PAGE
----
Mon-Juan Lee has completed her MS degree in Chemical Engineering in 2000 and PhD degree in Life Science in 2006 from National Tsing Hua University, Hsinchu, Taiwan. She is currently an Associate Professor of the Department of Bioscience Technology with joint affiliation in the Graduate Institute of Medical Sciences at Chang Jung Christian University, Tainan, Taiwan. Her research interests include stem cell and bone biology, nanobiotechnology, as well as LC-based biomedical applications.
Sclerostin, a secreted glycoprotein expressed predominantly in osteocytes that inhibits bone formation by antagonizing the Wnt/β-catenin signaling pathway, is considered a new target for the treatment of osteoporosis. We devised a novel aptamer-based competitive drug screening platform for small-molecule sclerostin inhibitors from libraries of biologically active chemical compounds to facilitate drug repurposing and drug discovery for osteoporosis. Baicalein, a flavonoid and alizarin, an anthraquinone, are two of the potential sclerostin inhibitors obtained from the aptamer-based competitive assay and verified by an antibody-based competitive assay. The osteogenic potential of baicalein and alizarin was assessed by their capability to suppress the protein expression of sclerostin and to stimulate alkaline phosphatase activity. When mouse bone cell line IDG-SW3 was treated with baicalein or alizarin prepared in osteogenic induction medium, protein expression of sclerostin decreased compared to cells incubated in proliferation medium and osteogenic induction medium. In the presence of baicalein or alizarin, osteogenic differentiation was accelerated in human fetal osteoblasts hFOB1.19, in which higher alkaline phosphatase activity was detected than the control and cells treated only with osteogenic induction medium. Potential small-molecule drug candidates obtained in this study is expected to provide new therapeutics, as well as more insights into the structure–activity relationship of sclerostin inhibitors for further rational drug design. The common features in the chemical structure of baicalein and alizarin and their osteogenic potential demonstrated in this study suggest that flavonoids and anthraquinones may serve as lead compounds of small-molecule inhibitors of sclerostin for the development of bonestimulating new drugs.
Milla Lampinen has received her PhD from University of Helsinki in 2003 from Prof. Kari Keinänen’s lab, studying glutamate receptor ligand binding determinants. She has completed her Post-doctoral training from Prof. Anu Wartiovaara’s group studying mitochondrial disease and at Finnish Red Cross Research and development unit, studying stem cells and product applications thereof. She is currently working on stem cell behavior and cardiac stem cell therapy studies in Dr. Esko Kankuri’s group at University of Helsinki.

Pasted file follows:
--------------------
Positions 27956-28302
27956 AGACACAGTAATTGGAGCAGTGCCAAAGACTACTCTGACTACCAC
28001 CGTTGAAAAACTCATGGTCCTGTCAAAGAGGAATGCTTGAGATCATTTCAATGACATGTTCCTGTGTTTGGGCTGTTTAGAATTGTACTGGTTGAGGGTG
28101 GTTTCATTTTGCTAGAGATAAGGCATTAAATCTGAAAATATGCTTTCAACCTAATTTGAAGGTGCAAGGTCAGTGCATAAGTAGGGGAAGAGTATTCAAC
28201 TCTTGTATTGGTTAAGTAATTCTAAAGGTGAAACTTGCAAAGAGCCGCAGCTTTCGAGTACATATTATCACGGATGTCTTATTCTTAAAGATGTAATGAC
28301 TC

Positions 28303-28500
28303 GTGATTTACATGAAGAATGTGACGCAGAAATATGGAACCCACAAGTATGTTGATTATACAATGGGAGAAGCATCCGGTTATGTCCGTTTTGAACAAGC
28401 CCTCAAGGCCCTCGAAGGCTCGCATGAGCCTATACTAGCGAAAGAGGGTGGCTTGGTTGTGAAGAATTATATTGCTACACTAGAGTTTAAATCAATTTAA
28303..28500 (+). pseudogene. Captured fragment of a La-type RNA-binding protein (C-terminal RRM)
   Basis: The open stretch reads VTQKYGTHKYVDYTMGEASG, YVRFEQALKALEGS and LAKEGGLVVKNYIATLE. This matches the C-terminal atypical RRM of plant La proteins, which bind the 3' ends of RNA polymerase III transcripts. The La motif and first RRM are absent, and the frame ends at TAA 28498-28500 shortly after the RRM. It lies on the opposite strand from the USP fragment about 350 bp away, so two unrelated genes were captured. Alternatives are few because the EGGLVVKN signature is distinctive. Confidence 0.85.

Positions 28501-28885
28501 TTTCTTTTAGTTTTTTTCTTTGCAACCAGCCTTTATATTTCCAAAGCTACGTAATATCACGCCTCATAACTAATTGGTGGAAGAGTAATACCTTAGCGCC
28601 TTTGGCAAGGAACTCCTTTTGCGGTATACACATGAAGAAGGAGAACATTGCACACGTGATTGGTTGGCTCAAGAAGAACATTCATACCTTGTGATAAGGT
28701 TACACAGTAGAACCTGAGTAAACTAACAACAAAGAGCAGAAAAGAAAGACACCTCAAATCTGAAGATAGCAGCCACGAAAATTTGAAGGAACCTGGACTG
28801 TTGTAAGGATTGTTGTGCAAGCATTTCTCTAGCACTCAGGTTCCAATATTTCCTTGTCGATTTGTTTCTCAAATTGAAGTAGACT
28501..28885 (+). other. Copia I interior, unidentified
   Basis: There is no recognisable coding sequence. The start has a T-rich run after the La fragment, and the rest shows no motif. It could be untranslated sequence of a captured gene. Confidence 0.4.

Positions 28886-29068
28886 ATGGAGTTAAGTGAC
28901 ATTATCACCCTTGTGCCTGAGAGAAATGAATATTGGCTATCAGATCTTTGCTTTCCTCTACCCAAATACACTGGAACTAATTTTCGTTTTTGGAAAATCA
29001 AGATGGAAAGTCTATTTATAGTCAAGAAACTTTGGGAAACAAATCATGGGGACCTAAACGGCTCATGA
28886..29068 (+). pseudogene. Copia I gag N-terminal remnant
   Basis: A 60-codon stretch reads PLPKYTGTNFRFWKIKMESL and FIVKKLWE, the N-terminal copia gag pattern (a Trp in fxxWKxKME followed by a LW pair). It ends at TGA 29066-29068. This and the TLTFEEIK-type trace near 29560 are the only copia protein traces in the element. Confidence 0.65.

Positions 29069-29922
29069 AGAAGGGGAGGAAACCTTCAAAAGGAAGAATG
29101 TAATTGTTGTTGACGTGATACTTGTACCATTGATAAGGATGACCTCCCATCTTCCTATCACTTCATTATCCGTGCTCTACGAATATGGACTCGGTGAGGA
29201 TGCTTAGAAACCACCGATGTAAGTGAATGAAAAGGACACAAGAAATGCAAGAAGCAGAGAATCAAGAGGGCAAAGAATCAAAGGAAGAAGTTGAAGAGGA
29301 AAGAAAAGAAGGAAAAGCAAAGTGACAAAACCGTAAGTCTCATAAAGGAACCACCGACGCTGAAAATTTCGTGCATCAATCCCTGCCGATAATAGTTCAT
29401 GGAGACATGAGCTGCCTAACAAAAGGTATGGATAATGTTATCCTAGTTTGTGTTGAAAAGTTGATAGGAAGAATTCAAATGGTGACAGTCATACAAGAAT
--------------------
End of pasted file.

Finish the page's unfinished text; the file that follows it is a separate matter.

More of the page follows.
The loss of cardiac myocytes and the nonreversible decrease in cardiac output are the major challenges of ischemic myocardial injury (MI) and chronic heart failure (HF). Recent studies indicate that cardiac-derived cells offers new potential to repair myocardium with sustained functional benefit. We present here a novel, cost-effective cell-patch method, to non-invasively harvest AA cell-micrograft from surgical left-over tissue of CABG and to deliver them within scaffold to provide easy epicardial targeting and intraoperative treatment of HF. We applied the cellular therapy protocol both in mouse acute MI-model and in human safety-feasibility trial. In mouse, allogeneic mouse AA-cells containing scaffold are place on infarction area. For eight weeks echocardiographic follow-up, the cell-on-scaffold treatment showed statistically higher functional recovery in under curve-analysis of left ventricle ejection fraction (LVEF) than the empty-scaffold and non-treated infarction. Also, remodeling was significantly reduced by scaffold+/-cells, measured by the larger relative wall thickness of the stained collagen in nontreated group. The highest tissue expression of HF identifier, natriuretic peptide, in infarction group further suggests the AA-cell therapy’s beneficial effect on heart survival, while empty-scaffold may also provide structural support to ventricle wall. In clinical safety trial, six patients undergoing elective CABG are treated with diameter of 2.5cm cell-on-scaffold. In follow-up of first patient at three months, magnetic resonance imaging revealed good performance of the heart and visible thickened ventricle wall in comparison to pre-operative analysis. The patient’s generally good recovery from the operation further suggests that the protocol is feasible for operation room use and the cell-micrograft therapy is safe.